A New York regulation establishing conditions for the payment of wages by direct deposit or debit card scheduled to take effect on March 7, 2017, has been invalidated and revoked by the state's Industrial Board of Appeals (Board).

The regulation, which was adopted in September 2016 by the New York State Department of Labor (NYSDOL), implemented provisions of the state's labor law that require prompt and full payment of wages and prohibit employers from directly depositing the net wages or salary of certain employees in a bank or other financial institution without the employee's advance written consent. The NYSDOL had interpreted those provisions to permit payment by payroll debit cards with an employee's consent provided the employee had an effective means to make an unlimited number of withdrawals without incurring fees either through a bank teller or by using an ATM.

The NYSDOL regulation established a new notice requirement for employers paying employees by direct deposit or debit card, new requirements for obtaining written consent, and new recordkeeping requirements. In addition, for employers paying by debit card:

  • Employees must be provided with access to an ATM that is located within a reasonable travel distance from the worksite or the employee's home and allows employees to make no-cost withdrawals.

  • Employees must be provided with at least one no-cost method for an employee to withdraw up to the total amount of wages for each pay period or the balance remaining on the debit card.

  • Various fees cannot be passed on, directly or indirectly, to employees, including application, initiation, loading, or participation fees; account inactivity fees; maintenance fees; charges for using telephonic or online customer service; charges for accessing balance amounts or other account information online; fees for providing statements, transaction histories, or card issuer policies; account closing fees; fees to issue checks for the card balance; and declined transaction fees at an ATM that does not provide free balance inquiries.

A petition challenging the NYSDOL regulation was filed with the Board in October 2016 by a California-based payroll debit card vendor that provides custom payroll debit card programs to New York employers. In its decision invalidating the regulation, the Board commented that the regulation "by prohibiting all fees associated with use of a payroll debit card, depart[s] significantly from the plain language of the statute and [the NYSDOL's] prior position on the subject." The Board concluded that the regulation exceeded the NYSDOL's authority, noting that the New York Department of Financial Services regulates banks and financial institutions in the state and the fees they can charge for banking services "including fees related to checking accounts to which employees may legally direct deposit wages…and licensed check cashers where employees may choose to cash their paychecks."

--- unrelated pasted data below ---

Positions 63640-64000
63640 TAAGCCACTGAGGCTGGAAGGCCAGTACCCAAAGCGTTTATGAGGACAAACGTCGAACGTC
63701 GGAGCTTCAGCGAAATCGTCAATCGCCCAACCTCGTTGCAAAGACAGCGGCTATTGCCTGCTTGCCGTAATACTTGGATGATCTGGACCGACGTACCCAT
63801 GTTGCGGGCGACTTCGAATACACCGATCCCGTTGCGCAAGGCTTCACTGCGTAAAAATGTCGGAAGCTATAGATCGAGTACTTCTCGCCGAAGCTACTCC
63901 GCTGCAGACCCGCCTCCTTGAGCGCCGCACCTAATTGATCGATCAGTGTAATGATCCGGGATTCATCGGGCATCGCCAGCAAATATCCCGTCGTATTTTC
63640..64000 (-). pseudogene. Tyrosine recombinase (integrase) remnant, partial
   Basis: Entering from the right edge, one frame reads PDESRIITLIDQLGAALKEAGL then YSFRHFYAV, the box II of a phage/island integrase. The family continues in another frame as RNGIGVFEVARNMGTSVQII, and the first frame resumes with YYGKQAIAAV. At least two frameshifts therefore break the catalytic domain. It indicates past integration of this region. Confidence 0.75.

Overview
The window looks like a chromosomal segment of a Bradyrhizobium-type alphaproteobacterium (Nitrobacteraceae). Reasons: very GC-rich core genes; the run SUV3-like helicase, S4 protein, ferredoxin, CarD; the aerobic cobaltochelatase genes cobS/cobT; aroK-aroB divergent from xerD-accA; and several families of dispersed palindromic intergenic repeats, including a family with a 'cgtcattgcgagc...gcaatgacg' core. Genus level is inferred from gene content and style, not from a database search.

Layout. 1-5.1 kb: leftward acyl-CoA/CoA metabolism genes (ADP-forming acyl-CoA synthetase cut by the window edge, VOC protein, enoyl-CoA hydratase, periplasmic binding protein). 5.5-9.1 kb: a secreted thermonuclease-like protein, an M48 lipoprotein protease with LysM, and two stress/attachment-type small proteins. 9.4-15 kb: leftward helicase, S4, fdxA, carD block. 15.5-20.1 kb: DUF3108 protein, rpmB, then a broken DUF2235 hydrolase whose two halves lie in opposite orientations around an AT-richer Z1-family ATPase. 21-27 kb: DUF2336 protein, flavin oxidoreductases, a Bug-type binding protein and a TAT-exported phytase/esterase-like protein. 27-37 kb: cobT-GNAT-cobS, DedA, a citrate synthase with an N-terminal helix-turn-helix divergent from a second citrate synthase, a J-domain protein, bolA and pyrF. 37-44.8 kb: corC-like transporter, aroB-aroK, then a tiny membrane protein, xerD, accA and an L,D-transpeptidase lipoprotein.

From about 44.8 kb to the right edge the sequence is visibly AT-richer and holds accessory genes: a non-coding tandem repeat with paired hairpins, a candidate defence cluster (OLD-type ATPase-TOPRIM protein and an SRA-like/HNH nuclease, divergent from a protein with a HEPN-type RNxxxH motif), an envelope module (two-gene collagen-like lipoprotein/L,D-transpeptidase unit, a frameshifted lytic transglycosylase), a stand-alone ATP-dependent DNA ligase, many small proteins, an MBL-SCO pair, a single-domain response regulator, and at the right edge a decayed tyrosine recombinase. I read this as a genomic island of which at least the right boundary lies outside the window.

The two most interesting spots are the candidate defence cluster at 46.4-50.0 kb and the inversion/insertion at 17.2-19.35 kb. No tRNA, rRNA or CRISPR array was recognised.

In the Board's view, because the fees associated with use of payroll debit card were similar to fees associated with checking accounts and licensed check cashers, they were not subject to regulation by the NYSDOL. The Board stated that because employers were already allowed by statute to pay wages by debit card with an employee's consent, the regulation was "invalid to the extent [it] prohibit[s] otherwise lawful conduct by financial institutions for providing banking services." In the Board's view, the regulation impermissibly prohibited "financial institutions such as petitioner from charging fees for banking services to employees using payroll debit cards." The NYSDOL can appeal the Board's decision to the New York Supreme Court.

Although the Board's order revokes the entire regulation, it does not appear to challenge the validity of prior NYSDOL opinions interpreting the statutory limits on wage payments. In addition, the Board commented that despite having invalidated the regulation, it recognized that the NYSDOL had "a well-founded concern that low-wage workers without access to traditional bank accounts" might be coerced by employers to accept payroll debit cards and "be subject to excessive or hidden fees when accessing their wages." Thus, employers currently using debit cards to pay their employees should consider having legal counsel review their payroll debit card practices and policies, including any fees associated with such cards.

Ballard Spahr's Consumer Financial Services Group is nationally recognized for its guidance in structuring and documenting new consumer financial services products, its experience with the full range of federal and state consumer credit laws throughout the country, and its skill in litigation defense and avoidance. The firm's Labor and Employment Group routinely assists employers in ensuring compliance with state, federal, and local statutes, including those dealing with payroll matters.

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